Hello, my name is Crista Cloutier and I am an obsessive list-maker.
To be fair, lists have gotten me pretty far. It's been a few years now since I first started dreaming of creating an online business school for artists. And, after checking off literally thousands of tasks on hundreds of lists, I launched the first official session of The Working Artist last October!
But since then, new ideas and opportunities have been coming fast and furious. One thing I've learned is that not everything needs to be dealt with RIGHT NOW, so I put those things aside in folders marked NEXT for the next session.
And then it was time! Time to start preparing the next launch for the Spring session of The Working Artist. And I looked at all the pieces to be put into place and began to weep uncontrollably.
That's where I was, right at the center of Overwhelm and Freak Out, when I was visiting my brother over the holidays.
He told me to breathe, and gently reminded me that he works as a Program Planner for Mission Planning Systems. He helps the Navy put systems into place. He could certainly help me with The Working Artist launch.
My kind brother then carefully took me through the steps of the "Military Planning Approach."
It was brilliant! I took notes, drew diagrams; this could work! Wow! I loved the Military Planning Approach! Who knew that the military could plan so well?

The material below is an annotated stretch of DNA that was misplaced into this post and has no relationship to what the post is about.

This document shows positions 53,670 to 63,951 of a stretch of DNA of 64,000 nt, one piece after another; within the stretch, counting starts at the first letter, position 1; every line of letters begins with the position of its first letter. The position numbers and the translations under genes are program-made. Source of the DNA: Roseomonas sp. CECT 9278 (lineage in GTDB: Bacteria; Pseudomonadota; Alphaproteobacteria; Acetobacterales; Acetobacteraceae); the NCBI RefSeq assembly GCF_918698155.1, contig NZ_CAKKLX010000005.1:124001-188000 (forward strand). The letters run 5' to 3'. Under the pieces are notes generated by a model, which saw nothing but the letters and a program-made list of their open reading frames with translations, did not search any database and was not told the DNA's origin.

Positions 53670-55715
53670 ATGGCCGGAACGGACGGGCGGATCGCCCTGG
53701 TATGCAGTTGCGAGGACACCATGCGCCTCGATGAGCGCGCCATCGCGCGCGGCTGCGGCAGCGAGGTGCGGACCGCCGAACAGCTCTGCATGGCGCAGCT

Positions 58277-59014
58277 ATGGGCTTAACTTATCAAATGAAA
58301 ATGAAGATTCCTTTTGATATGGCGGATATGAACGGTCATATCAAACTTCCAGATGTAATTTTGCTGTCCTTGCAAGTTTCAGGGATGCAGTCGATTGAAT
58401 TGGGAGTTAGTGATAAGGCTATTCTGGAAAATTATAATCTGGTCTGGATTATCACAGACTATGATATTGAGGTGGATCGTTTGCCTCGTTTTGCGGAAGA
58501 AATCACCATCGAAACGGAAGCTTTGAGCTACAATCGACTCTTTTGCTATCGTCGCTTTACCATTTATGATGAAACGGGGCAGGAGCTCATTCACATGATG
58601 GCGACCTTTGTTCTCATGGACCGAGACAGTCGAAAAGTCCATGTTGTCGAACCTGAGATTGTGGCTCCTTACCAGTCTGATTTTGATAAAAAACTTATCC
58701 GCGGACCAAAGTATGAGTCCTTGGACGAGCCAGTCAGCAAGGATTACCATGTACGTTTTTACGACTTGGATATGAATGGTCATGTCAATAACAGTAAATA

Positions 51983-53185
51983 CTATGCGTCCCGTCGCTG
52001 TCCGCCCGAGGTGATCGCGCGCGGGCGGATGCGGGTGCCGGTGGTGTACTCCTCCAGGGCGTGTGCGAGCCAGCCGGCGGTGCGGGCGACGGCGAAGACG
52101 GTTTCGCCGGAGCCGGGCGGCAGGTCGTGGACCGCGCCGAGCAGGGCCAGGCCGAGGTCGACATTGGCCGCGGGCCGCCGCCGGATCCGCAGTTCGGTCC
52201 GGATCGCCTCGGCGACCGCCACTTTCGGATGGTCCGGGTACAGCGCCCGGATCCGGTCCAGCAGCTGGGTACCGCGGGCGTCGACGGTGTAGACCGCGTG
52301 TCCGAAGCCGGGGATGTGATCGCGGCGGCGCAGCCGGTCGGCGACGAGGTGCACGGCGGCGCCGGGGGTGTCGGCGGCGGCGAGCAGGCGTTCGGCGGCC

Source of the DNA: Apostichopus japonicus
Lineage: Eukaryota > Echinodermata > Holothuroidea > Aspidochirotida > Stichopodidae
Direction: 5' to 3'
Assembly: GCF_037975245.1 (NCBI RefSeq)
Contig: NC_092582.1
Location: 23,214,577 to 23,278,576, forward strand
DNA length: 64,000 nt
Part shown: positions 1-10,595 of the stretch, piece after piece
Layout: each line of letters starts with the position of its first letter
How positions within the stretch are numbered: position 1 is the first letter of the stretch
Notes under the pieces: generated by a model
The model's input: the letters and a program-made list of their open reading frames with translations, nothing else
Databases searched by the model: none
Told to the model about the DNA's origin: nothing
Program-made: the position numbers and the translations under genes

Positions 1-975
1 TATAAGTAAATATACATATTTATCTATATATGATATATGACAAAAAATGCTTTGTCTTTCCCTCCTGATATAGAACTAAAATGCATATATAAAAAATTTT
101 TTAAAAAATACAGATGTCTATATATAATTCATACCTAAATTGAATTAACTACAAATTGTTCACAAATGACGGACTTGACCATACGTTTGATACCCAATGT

Once home, I pulled out all of my notes taken at my brother's house, only to find that I had inadvertently grabbed my nephew's calculus homework instead.
"Don't panic," I told myself, "You've been obsessing about the Military Planning Approach ever since you first saw it. You can remember the steps."
And so I did; step-by-step just as my brother had told me, I put together a comprehensive plan for moving forward. The next session of The Working Artist would be even bigger and better than before. And it was completely within my grasp!
I wrote to my brother of my success. I told him how I'd introduced the Military Planning Approach into my consulting practice, sharing his process with other artists - and how they embraced it too! And I proudly detailed the system just as I did it, just as he'd taught me.
"Err, that's not the Military Planning Approach," he replied. And he then detailed each step; complete with:
Course of Action Development
Course of Action Analysis
Decision and Concept of Operations
Transition to Execution
Hmmm.... that all looked sort of familiar...
But my system focused on motivation, reflective questions, pretty pictures, and holistic structure that emphasized insight and feelings.
Gosh, I thought as I looked at my planning system, my brother's right. This couldn't possibly be how the military makes decisions.
I'd gone rogue.
I'd taken the Military Planning Approach and churned it through my Artist Brain until it came out wrong.
But then I realized that this is what artists do.
We break rules. We bend materials to suit our needs. We create something personal and unexpected out of what was. We take left-brain material and move it to our right brain, making something new and different.
Some may call us outlaws, misfits, renegades, complain that the strange way our brains work is all wrong.
But I say that's only because our brains are right.